Federal prosecutors indicted Elizabeth Holmes on criminal fraud charges for allegedly defrauding investors, doctors and the public as the head of the once-heralded blood-testing startup Theranos. Federal prosecutors also brought charges against the company’s former second-in-command.
Holmes, who was once considered a wunderkind of Silicon Valley, and her former Chief Operating Officer Ramesh Balwani, are charged with two counts conspiracy to commit wire fraud and nine counts of wire fraud each, the U.S. Attorney’s Office for the Northern District of California said late Friday. If convicted, they could face prison sentences that would keep them behind bars for the rest of their lives, and total fines of $2.75 million each.
Prosecutors allege that Holmes and Balwani deliberately misled investors, policymakers and the public about the accuracy of Theranos’ blood-testing technologies going back to at least 2013. Holmes, 34, founded Theranos in Palo Alto, California, in 2003, pitching its technology as a cheaper way to run dozens of blood tests.
Holmes said Theranos had discovered a new way of doing blood testing, one able to do dozens of tests with just a prick of a finger and few droplets of blood. A notoriously secretive company, Theranos shared very little about its blood-testing machine, nicknamed Edison, with the public or medical community. Holmes said she was inspired to start the company in response to her fear of needles.
She carefully crafted her image as well, wearing almost entirely black turtleneck sweaters that earned her the moniker in Silicon Valley as “the next Steve Jobs.”
Investors bought what Holmes was selling and invested hundreds of millions of dollars in the company. At one time, Theranos was worth more than $10 billion and Holmes the youngest self-made female billionaire.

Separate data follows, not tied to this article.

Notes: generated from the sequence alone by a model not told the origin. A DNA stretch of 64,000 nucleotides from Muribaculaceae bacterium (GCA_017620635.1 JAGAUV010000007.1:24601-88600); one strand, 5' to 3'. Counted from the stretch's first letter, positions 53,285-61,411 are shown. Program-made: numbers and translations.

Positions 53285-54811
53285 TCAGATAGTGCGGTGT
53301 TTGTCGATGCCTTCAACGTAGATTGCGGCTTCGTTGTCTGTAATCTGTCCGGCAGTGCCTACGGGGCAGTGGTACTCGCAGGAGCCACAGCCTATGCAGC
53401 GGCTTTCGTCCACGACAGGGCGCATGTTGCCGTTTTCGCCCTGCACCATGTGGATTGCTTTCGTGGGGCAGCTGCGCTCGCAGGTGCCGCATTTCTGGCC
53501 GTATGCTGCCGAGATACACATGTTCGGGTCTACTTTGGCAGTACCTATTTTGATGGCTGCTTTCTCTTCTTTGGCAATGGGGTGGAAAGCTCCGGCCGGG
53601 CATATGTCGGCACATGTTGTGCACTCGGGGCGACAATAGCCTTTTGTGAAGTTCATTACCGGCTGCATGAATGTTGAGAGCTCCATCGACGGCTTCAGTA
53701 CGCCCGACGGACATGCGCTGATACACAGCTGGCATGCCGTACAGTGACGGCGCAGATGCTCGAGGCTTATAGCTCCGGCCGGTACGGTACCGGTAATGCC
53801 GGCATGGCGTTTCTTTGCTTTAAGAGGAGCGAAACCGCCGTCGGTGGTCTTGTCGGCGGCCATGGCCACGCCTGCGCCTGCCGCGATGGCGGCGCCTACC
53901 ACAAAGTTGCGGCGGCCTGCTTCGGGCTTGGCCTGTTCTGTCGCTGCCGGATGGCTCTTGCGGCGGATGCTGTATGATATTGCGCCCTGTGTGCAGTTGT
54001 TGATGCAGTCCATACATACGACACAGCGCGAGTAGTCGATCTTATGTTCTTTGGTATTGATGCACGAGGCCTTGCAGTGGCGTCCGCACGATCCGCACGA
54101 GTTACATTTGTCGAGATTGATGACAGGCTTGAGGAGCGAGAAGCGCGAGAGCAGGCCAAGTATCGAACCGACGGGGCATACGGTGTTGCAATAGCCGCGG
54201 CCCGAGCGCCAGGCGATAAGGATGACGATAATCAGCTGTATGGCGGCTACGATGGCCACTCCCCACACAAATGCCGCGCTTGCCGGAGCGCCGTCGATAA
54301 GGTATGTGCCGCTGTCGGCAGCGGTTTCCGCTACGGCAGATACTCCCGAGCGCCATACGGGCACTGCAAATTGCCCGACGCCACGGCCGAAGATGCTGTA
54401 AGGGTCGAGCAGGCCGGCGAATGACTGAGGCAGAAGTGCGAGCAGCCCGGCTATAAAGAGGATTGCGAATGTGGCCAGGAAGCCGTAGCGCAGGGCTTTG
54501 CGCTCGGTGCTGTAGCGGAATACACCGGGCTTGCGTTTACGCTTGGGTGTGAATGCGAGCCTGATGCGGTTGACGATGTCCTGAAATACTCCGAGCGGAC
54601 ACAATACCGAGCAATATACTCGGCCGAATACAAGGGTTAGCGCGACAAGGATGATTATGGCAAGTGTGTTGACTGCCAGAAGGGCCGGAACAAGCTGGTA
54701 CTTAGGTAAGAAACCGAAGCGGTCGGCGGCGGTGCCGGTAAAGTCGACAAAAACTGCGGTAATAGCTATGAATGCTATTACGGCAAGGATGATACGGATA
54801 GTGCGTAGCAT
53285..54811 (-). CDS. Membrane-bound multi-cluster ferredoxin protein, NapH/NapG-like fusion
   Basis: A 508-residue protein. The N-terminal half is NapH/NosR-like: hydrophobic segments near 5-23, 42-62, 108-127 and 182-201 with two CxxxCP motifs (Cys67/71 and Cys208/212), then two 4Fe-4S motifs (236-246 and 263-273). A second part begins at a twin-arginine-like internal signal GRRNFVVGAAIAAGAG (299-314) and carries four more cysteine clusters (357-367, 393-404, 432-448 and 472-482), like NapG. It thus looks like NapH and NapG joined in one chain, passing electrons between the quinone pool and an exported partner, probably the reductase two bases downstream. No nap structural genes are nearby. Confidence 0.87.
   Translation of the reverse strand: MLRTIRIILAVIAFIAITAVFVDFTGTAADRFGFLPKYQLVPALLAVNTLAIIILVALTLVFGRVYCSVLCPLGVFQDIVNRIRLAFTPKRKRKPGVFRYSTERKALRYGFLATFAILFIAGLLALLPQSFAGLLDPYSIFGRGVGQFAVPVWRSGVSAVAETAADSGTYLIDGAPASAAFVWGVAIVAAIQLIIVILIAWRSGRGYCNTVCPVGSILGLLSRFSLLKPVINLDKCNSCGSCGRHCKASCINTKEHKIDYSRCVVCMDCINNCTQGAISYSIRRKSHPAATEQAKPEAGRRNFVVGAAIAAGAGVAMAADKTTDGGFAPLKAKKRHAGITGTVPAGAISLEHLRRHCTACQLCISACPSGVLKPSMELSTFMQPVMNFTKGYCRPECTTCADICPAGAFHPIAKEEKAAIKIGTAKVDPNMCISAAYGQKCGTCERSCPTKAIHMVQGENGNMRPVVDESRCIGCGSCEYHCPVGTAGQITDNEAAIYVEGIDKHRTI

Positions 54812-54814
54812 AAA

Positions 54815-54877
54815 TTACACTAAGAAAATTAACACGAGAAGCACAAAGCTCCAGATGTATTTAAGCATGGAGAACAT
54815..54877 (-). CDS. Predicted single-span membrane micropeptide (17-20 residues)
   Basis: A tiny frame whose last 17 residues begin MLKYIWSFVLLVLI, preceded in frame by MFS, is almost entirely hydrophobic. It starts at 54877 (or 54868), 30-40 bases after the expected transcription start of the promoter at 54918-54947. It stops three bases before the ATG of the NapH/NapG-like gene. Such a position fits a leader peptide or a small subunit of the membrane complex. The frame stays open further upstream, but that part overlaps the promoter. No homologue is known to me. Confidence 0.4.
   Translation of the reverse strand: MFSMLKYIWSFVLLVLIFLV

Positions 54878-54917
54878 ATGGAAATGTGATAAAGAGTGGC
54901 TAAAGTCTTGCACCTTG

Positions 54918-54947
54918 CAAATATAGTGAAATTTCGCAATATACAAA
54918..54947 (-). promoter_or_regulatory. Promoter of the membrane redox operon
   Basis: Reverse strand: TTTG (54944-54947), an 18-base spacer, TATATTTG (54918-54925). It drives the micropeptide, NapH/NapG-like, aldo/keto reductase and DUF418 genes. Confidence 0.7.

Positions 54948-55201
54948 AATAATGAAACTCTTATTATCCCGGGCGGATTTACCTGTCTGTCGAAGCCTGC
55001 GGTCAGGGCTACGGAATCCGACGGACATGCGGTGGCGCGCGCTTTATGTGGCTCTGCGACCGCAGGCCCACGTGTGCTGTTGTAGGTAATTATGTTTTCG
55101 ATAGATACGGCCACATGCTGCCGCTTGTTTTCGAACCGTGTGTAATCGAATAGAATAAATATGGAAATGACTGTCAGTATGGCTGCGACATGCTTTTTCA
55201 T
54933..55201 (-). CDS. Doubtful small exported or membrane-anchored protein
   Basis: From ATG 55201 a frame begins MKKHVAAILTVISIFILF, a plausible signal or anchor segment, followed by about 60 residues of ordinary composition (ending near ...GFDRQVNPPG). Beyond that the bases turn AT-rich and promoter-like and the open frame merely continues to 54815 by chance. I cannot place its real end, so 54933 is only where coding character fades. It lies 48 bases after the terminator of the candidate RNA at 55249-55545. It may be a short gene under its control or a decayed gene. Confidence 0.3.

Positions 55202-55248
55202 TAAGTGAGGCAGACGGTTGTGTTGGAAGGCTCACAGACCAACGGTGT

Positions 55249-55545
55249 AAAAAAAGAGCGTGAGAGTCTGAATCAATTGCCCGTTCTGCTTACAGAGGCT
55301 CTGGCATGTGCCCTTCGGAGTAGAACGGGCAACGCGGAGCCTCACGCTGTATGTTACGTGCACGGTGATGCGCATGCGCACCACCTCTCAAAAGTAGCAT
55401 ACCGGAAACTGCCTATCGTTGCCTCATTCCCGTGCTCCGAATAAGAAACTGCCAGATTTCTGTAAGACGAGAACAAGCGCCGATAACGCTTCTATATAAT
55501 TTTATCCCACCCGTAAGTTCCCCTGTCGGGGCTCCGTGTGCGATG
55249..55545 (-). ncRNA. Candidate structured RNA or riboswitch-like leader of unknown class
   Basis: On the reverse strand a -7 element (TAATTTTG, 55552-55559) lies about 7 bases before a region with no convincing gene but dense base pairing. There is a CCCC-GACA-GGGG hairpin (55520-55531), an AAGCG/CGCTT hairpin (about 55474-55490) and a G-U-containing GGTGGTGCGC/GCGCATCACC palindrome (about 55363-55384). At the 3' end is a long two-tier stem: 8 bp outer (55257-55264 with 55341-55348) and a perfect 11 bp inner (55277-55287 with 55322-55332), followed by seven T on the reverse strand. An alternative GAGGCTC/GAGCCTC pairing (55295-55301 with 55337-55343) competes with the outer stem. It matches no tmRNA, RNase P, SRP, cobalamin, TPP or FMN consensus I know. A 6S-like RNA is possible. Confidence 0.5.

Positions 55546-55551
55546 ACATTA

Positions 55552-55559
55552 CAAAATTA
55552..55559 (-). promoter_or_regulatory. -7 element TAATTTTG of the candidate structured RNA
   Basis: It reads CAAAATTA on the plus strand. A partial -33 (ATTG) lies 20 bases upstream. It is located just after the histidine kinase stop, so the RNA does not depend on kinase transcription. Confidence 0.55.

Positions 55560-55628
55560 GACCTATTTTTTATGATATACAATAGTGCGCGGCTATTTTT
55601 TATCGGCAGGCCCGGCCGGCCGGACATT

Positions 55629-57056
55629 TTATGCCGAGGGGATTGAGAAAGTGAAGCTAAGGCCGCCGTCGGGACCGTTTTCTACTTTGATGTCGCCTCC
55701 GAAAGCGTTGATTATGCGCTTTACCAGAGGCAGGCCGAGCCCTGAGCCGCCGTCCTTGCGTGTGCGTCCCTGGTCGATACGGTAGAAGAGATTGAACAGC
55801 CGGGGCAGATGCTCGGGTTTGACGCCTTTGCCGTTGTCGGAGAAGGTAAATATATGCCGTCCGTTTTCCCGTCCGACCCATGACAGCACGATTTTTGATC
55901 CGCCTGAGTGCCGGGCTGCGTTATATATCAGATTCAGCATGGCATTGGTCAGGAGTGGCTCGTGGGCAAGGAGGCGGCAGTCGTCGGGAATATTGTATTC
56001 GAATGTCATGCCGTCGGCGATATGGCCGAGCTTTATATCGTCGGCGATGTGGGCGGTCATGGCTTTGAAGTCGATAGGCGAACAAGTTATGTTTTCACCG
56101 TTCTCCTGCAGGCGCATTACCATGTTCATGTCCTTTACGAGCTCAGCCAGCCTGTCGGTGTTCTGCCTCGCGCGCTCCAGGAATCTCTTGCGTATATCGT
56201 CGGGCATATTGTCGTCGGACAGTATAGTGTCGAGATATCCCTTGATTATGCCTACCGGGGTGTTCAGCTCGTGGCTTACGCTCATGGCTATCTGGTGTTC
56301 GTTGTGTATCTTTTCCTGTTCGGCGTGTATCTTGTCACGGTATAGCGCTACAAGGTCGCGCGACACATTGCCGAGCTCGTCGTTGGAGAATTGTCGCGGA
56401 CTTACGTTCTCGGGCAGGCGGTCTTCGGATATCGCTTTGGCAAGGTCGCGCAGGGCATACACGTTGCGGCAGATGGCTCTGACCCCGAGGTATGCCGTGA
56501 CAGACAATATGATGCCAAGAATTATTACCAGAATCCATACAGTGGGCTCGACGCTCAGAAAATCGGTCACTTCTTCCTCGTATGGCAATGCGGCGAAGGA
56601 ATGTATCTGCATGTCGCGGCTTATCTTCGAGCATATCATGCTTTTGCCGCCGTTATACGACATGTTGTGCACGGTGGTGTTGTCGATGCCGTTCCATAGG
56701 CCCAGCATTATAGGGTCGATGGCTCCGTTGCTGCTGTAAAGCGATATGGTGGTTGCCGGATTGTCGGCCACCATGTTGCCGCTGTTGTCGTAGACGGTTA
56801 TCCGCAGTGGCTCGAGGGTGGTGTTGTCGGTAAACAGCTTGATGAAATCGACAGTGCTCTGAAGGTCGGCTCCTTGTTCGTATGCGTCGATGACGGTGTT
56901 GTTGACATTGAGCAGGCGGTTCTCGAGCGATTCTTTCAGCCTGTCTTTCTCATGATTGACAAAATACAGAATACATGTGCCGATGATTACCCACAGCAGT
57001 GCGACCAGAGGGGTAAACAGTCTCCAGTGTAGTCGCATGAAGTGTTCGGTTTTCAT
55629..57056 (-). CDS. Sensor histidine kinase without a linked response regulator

But an investigation by The Wall Street Journal two years ago found that Theranos’ technology was inaccurate at best, and that the company was using routine blood-testing equipment for the vast majority of its tests. The story raised concerns about the accuracy of Theranos’ blood testing technology, which put patients at risk of having conditions either misdiagnosed or ignored.
“CEO Elizabeth Holmes and COO Sunny Balwani not only defrauded investors, but also consumers who trusted and relied upon their allegedly-revolutionary blood-testing technology,” Acting U.S. Attorney Alex Tse said in a statement.
The Journal’s investigation marked the beginning of the end of Theranos. Walgreens ended its blood-testing partnership with the company, and the Department of Health and Human Services effectively banned Theranos in 2016 from doing any blood testing work at all.
The Securities and Exchange Commission brought civil fraud charges against Holmes and Balwani three months ago. Holmes settled with the SEC, agreeing to pay $500,000 in fines and penalties. Balwani, 53, is fighting the charges.
As the charges were announced Friday, Theranos said Holmes would step down as CEO of the company and its general counsel, David Taylor, would become the company’s next CEO. Theranos laid off most of its staff earlier this year and is widely expected to file for bankruptcy. Holmes remains the company’s chairman.
The company did not immediately respond to a message seeking comment on Friday’s indictments.